Box is dismissive of DCI Bright’s offer of help – he calls him Johnny Morris, after the Animal Magic zookeeper, because Bright has been on TV promoting pelican crossings (correctly referred to here as Pelicon).

Traffic cops pick up pervy Crozier College lecturer Sheridan, who has a collection of Lewis Carroll kiddie photographs, a tin of opium and a suspicious hat; but they can’t pin anything on him. Likewise local pervert Gilbert, who is snapping kiddies in the park (using a Russian Zenit E camera). Fred feels guilty about beating up Gilbert, and about the execution of Clemence’s father – was he framed for the murder of his wife?

Looking for evidence of Clemence Sr’s being framed, Morse actually finds conclusive evidence that he was guilty; scant consolation for Fred. Morse also finds Clemence Jr dead of an overdose; has he been killed to shut down investigations into the child murders?

In the end, it’s evidence from a mobile library that points to the unwitting killer of Ann, learner driver Maggie Skynner (Katharine Bubbear). But who then has taken the second girl, and who planted evidence implicating Clemence Jr?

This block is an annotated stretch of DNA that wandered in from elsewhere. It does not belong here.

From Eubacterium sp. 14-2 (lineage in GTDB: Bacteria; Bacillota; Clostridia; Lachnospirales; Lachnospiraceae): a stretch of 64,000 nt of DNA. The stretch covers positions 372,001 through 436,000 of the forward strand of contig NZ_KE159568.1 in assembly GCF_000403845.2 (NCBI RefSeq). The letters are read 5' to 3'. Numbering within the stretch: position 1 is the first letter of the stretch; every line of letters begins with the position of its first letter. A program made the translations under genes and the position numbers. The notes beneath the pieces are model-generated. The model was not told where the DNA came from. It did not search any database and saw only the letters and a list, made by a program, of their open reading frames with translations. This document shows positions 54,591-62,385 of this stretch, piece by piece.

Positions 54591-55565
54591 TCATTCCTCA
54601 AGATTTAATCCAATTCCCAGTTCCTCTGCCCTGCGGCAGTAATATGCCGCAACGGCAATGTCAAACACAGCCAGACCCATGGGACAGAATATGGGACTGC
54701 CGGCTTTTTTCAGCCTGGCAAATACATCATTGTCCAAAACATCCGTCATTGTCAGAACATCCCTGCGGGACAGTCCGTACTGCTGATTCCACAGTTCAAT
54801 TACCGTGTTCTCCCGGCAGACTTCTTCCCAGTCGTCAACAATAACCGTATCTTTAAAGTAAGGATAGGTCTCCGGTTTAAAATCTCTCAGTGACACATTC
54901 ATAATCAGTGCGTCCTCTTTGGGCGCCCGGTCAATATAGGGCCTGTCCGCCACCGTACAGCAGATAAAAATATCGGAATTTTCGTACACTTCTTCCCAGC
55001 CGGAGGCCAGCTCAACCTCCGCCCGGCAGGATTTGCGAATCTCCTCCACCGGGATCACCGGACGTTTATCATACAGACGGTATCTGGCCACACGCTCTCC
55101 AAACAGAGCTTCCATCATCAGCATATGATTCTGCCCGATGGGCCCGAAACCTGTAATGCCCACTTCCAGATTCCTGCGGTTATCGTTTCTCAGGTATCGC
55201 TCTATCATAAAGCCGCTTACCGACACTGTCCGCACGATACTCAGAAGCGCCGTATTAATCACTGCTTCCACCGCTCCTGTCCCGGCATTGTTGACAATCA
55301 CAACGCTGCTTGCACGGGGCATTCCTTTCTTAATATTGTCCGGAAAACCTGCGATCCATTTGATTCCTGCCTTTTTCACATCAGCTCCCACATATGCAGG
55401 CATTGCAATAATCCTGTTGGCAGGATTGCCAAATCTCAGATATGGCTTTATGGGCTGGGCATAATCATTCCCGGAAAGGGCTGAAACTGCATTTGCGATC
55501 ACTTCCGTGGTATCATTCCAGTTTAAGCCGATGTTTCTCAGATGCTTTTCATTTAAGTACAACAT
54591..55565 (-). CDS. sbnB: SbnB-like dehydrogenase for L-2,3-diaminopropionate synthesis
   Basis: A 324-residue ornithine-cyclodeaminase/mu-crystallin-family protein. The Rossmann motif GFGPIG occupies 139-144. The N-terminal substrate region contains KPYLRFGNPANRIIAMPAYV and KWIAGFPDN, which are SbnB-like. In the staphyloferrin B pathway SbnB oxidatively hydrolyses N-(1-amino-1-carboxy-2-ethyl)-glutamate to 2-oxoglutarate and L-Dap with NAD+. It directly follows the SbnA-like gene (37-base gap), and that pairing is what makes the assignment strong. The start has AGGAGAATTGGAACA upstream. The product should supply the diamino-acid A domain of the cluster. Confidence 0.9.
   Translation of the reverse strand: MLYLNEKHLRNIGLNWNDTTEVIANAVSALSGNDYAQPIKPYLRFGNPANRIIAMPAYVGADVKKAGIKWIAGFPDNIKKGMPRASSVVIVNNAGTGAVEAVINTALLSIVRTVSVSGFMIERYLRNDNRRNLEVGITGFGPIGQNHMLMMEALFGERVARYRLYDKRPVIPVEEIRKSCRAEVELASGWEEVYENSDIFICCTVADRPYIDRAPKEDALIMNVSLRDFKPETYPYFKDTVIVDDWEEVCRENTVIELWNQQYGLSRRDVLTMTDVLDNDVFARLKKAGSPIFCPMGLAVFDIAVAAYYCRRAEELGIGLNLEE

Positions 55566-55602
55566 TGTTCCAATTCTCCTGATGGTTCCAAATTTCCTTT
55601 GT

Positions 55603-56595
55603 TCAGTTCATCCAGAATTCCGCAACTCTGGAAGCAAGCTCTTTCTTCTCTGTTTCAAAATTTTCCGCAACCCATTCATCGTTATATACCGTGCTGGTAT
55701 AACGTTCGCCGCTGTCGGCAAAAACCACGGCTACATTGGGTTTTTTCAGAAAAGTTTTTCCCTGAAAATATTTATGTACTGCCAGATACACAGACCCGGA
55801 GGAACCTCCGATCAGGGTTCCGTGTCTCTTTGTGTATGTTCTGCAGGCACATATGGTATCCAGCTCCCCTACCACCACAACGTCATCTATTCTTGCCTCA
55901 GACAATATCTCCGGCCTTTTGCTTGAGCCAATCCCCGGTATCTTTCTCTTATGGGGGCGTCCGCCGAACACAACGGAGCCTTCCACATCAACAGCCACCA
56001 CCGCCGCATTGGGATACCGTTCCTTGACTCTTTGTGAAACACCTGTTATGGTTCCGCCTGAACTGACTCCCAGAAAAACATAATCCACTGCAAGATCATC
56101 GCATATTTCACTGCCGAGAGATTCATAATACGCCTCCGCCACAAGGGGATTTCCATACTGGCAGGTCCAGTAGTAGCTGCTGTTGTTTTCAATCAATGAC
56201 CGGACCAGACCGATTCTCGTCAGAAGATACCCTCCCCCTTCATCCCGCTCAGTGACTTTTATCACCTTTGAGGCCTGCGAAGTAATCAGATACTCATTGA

Fred confronts Box over the planted evidence, and isn’t convinced by his protestations; Morse realises from a Degas sculpture that some of Sheridan’s Victoriana is, in fact, modern, that his so-called daughter is, in fact, a kidnap victim, and that he must have taken Rosie. The cops track Sheridan down to an abandoned manor house, and find Rosie drugged but alive;  Fred takes a pop at the perve and Morse has to drag him off.

In the end, Morse reburies the evidence of Fred’s failings, and Strange pulls strings to get Morse reassigned to CID – we knew the uniform wouldn’t last, and surely the moustache is next to go.

A satisfyingly layered and plausible case, then, except for the question of why Sheridan has reported the theft of his snuff boxes, when it would bring him and his faux daughter to the unwelcome attention of the police.

As usual Colin Dexter makes a cameo appearance (on a retirement party poster); and Abigail Thaw puts in a very brief appearance as Dorothea Frazil. But as for WPC Truelove, she’s out of it, another dead end in Morse’s abortive love-life.